The Fires of Vengeance (The Burning, #2)

by Evan Winter

Prentice Onayemi (Narrator)

5 of 5 stars 2 ratings • 2 reviews • 15 shelved 2020 Fantasy Pick
Book cover for The Fires of Vengeance

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The Fires of Vengeance (The Burning, #2)

by Evan Winter

Prentice Onayemi (Narrator)

5 of 5 stars 2 ratings • 2 reviews • 15 shelved 2020 Fantasy Pick


Desperate to delay an impending attack by the indigenous people of Xidda, Tau and his queen craft a dangerous plan. If Tau succeeds, the queen will have the time she needs to assemble her forces and launch an all-out assault on her own capital city, where her sister is being propped up as the 'true' Queen of the Omehi.

If the city can be taken, if Tsiora can reclaim her throne and reunite her people, then the Omehi might have a chance to survive the coming onslaught.

Praise for The Rage of Dragons:

'Intense, inventive and action-packed from beginning to end - a relentlessly gripping, brilliant read' James Islington, author of The Shadow of What Was Lost

'Stunning debut fantasy' Publishers Weekly

'Intense, vivid and brilliantly realized - a necessary read'Anna Smith Spark, author of The Court of Broken Knives

'Fans of Anthony Ryan's Blood Song will love this' Django Wexler, author of The Thousand Names

'A Xhosa-inspired world complete with magic, dragons, demons and curses, The Rage of Dragons takes classic fantasy and imbues it with a fresh and exciting twist' Anna Stephens, author of Godblind

  • ISBN10 0316489808
  • ISBN13 9780316489805
  • Publish Date 10 November 2020
  • Publish Status Active
  • Publish Country US
  • Imprint Orbit
  • Format Hardcover
  • Pages 528
  • Language English


Avatar for readingwithbecs

OMG, this was bomb! To me this one was so much better than the first book the series. I was completely sucked into it, and I had a hard time putting it down to do other stuff.

We get to see Tau still being him, but also grow so much in this book. His character development in this book was chef kiss!
I also loved that we got more perspectives in the book, and we got to see that things maybe isn't always how they are presented to Tau. This made the story so much more realistic and fascinating.

We get a lot more history and world building, which I'm always a sucker for. We especially get to learn more about differences of the Noble and the Lesser class.

A lot of stuff happens in this book, and we are thrown into one action after another. But I didn't mind that at all in this book. This structure made a lot of sense, since our characters in the book is in the middle of a war. Actually, in the middle of two wars. We both have a civil war, as well as them being at war with the native people of the land.

We got to see a lot more of the queen in this book, and I loved every scene with her! She is a super interesting character. I loved that the was open to see people and things differently from what she has been taught and from what is tradition in their country. There's no doubt she's a really strong character, but we also got to see some vulnerable moments with her, which made her character even more enjoyable to read.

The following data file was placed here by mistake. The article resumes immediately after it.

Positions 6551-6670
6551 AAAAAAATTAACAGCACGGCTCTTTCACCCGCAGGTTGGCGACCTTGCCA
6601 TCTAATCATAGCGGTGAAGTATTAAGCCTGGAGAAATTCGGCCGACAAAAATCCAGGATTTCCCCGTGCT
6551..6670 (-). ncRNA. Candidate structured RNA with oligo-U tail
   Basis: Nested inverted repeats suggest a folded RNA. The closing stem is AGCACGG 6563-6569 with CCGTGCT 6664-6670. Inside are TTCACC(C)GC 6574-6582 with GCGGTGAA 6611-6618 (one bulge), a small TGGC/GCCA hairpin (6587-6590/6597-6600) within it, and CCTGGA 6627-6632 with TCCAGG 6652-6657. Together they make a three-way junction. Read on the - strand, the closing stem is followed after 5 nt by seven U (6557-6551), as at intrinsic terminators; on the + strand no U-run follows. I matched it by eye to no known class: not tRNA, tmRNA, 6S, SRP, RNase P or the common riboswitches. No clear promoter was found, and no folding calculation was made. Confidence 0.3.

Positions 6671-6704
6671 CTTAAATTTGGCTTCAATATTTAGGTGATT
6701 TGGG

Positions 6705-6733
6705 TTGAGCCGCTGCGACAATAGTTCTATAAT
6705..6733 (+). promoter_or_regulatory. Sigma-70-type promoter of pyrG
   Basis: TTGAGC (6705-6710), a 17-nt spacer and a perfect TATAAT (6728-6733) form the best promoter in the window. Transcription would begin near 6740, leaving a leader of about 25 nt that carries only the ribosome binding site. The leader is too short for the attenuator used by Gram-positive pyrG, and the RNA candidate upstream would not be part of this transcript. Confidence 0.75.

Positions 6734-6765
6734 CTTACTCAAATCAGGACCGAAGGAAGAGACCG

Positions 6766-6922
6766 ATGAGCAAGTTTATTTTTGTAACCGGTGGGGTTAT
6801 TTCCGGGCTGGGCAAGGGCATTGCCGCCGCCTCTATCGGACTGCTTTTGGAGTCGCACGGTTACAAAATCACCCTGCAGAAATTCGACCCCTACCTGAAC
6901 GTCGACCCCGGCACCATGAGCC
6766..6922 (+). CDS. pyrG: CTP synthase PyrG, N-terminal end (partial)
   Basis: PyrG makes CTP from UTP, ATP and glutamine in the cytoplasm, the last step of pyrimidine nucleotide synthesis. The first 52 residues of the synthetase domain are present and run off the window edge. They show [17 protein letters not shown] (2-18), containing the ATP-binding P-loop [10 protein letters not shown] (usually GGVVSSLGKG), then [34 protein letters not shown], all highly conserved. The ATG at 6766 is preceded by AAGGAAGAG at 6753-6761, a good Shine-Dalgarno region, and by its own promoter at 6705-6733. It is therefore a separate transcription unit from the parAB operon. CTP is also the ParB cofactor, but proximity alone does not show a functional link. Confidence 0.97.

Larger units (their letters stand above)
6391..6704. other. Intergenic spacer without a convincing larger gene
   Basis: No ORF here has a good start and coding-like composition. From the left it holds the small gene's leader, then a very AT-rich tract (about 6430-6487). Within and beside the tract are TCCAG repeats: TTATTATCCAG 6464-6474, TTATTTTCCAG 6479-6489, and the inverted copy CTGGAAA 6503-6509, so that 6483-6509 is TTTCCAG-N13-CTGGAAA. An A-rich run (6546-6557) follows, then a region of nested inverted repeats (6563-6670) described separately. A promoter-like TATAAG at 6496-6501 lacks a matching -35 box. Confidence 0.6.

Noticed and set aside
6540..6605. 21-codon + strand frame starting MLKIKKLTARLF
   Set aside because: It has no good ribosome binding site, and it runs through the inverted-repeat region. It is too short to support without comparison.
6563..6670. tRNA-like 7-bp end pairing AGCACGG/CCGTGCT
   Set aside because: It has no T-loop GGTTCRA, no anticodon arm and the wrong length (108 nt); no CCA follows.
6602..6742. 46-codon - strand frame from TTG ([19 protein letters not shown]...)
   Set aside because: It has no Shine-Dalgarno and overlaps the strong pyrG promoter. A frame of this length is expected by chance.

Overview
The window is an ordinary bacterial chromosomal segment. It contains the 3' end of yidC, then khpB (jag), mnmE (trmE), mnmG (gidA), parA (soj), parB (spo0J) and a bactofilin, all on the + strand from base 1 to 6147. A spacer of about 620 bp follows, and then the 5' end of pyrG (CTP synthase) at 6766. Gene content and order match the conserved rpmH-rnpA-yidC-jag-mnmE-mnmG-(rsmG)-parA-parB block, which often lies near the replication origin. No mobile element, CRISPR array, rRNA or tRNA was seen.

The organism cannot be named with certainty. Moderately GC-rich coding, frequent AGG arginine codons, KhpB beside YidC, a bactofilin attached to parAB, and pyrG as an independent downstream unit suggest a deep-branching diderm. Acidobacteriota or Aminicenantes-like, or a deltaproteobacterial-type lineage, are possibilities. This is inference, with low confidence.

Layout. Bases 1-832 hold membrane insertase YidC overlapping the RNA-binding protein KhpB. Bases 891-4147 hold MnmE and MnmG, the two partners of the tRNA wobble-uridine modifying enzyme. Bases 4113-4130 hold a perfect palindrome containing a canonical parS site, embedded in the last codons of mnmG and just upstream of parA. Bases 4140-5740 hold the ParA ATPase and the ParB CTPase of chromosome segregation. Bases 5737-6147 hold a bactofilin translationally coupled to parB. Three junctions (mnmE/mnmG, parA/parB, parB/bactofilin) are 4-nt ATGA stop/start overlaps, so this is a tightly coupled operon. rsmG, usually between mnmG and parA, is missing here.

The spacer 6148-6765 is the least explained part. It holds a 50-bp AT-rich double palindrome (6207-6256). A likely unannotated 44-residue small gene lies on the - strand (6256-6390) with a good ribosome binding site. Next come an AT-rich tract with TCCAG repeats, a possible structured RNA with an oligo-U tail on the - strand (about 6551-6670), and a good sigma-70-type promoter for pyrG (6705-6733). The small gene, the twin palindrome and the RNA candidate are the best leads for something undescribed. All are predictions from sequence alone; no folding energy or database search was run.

We get a super awkward scene between Tau and Queen Tsiora in the first part of the book, and was so cringy and so funny to read. It had me wondering if their awkwardness only had to do with them being from so different ranks, and therefore not sure how to act with each other, or if we were going to get some romantic feelings between them. After all there is a history of queens and her champion being a couple, so that wouldn't surprise me. But none the less it was a great scene to witness.

Avatar for cornerfolds

cornerfolds 5 of 5 stars

Earlier this month I finally picked up The Rage of Dragons and was utterly blown away by every aspect of the book. I was SO excited to get my hands on a copy of the ARC for The Fires of Vengeance that I dove in straight away and was unable to put yet another book in this series down.

The Fires of Vengeance picks up directly after the end of The Rage of Dragons, with Tau beginning his duties as Queen's Champion. Like in Rage, the action begins immediately and continues at a breakneck pace, which I absolutely loved. Tau's revenge is still a central focus of this book, but this time there is much more at play. There are threats to Tau and his Queen from all sides and he grows so much as a character as he takes up her cause as his own. 

In addition to Tau's continued character growth, I adored the side characters. Evan Winter does an incredible job making me care for everyone in this book, even making me fell sympathy for the bad guys. I loved, LOVED the relationship between Tau and Queen Tsiora as they learned to (awkwardly) navigate each other in their new roles. Oh, and if anything happens to Hadith and Uduak we riot.

One of the things I really enjoyed about this second book in this series is that it explores the mythology of the world even more. We learn more about the Cull, the Goddess, and much more about the demon world that Tau takes so much advantage of. There are more politics and more cultures explored, but I never felt lost or in over my head. 

Every time I pick up a second book, I'm terrified that it will suffer from the dreaded middle book syndrome (see: most YA fantasy second books), but this absolutely did not. Nothing felt like filler or overly drawn out. Everything that happened advanced the plot and the characters and I wasn't bored for a single second.

My only issue is that The Fires of Vengeance ended as soon as it did! I would have read another 500 pages of this without complaint. The worst part of reading an ARC is having to wait even longer for the next book in the series to be published. I definitely see myself doing a re-read of these during that time. This series is definitely on my favorites shelf!